Form as Revolt
Carl Einstein and the Ground of Modern Art
Cornell University Press and Cornell University Library | Signale: Modern German Letters, Cultures, and Thought
The German writer and art critic Carl Einstein (1885–1940) has long been acknowledged as an important figure in the history of modern art, and yet he is often sidelined as an enigma. In Form as Revolt Sebastian Zeidler recovers Einstein's multifaceted career, offering the first comprehensive intellectual biography of Einstein in English.
Einstein first emerged as a writer of experimental prose through his involvement with the anarchist journal Die Aktion. After a few limited forays into art criticism, he burst onto the art scene in 1915 with his book Negro Sculpture, at once a formalist intervention into the contemporary theory and practice of European sculpture and a manifesto for the sophistication of African art. Einstein would go on to publish seminal texts on the cubist paintings of Georges Braque and Pablo Picasso. His contributions to the surrealist magazine Documents (which Einstein cofounded with Georges Bataille), including writings on Picasso and Paul Klee, remain unsurpassed in their depth and complexity.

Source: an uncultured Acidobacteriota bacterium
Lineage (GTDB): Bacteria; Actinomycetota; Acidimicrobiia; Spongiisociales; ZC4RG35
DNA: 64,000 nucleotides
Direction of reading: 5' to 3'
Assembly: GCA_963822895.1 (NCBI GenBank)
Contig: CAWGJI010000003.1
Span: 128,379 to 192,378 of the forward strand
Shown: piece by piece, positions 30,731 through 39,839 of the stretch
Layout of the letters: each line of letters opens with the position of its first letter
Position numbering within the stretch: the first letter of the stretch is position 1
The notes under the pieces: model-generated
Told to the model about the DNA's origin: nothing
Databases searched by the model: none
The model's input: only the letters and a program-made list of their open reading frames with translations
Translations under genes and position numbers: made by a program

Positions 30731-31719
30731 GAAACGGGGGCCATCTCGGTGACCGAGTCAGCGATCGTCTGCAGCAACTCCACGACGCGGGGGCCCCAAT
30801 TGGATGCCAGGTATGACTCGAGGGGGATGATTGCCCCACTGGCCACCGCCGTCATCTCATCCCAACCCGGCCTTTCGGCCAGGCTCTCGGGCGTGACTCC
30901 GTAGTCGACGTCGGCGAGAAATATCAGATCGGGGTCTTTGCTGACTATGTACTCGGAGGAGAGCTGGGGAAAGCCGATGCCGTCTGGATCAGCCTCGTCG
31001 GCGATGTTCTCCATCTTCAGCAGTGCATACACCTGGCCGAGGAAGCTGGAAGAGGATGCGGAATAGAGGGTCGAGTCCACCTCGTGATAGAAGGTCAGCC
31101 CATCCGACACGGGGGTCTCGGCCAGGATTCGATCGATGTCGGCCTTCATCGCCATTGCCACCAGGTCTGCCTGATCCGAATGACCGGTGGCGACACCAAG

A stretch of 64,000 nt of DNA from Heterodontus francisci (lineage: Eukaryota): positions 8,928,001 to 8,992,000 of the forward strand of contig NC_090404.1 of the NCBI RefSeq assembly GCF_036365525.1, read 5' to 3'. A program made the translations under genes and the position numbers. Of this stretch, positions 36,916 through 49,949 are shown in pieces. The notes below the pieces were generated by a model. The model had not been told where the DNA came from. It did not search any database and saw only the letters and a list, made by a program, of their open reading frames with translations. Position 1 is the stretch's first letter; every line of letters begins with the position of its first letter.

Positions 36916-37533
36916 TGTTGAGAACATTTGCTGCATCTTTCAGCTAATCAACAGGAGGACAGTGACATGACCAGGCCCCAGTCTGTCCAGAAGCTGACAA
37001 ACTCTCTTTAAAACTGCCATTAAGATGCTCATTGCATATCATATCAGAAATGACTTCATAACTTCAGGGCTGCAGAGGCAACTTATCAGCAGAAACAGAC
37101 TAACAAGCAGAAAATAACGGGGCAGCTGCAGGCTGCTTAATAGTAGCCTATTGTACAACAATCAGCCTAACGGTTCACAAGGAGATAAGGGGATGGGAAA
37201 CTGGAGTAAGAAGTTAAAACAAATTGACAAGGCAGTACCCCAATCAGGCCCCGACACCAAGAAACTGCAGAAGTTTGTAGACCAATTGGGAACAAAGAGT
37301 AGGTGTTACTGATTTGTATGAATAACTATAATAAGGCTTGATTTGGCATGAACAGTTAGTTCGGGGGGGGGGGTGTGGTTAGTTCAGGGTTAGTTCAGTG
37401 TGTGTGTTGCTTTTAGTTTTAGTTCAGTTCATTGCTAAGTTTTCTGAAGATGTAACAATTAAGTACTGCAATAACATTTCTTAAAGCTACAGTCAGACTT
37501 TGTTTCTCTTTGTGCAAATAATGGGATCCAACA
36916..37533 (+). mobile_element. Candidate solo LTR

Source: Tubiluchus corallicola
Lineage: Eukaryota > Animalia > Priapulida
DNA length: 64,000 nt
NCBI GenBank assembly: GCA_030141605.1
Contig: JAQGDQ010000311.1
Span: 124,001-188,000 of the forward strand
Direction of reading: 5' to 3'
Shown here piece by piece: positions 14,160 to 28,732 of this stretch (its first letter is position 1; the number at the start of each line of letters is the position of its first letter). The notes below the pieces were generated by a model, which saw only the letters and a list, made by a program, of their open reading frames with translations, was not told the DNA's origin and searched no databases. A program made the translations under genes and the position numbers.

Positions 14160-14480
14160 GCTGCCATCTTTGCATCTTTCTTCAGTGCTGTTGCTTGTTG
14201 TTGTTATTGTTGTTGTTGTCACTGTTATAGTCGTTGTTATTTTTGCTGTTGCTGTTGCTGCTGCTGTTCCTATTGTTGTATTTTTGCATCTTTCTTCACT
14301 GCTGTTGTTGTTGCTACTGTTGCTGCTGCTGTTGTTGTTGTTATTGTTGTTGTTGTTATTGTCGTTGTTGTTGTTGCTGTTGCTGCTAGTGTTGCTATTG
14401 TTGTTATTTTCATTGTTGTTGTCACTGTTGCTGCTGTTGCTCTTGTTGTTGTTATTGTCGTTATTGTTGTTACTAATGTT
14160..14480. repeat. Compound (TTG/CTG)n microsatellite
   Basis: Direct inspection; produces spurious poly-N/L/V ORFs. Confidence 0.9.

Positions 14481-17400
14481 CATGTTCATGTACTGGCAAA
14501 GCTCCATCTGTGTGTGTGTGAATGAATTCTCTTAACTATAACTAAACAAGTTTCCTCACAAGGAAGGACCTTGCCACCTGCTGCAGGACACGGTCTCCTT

In a series of close visual analyses—illustrated with major works by Braque, Picasso, and Klee—Zeidler retrieves the theoretical resources that Einstein brought to bear on their art. Form as Revolt shows us that to rediscover Einstein's art criticism is to see the work of great modernist artists anew through the eyes of one of the most gifted left-wing formalists of the twentieth century.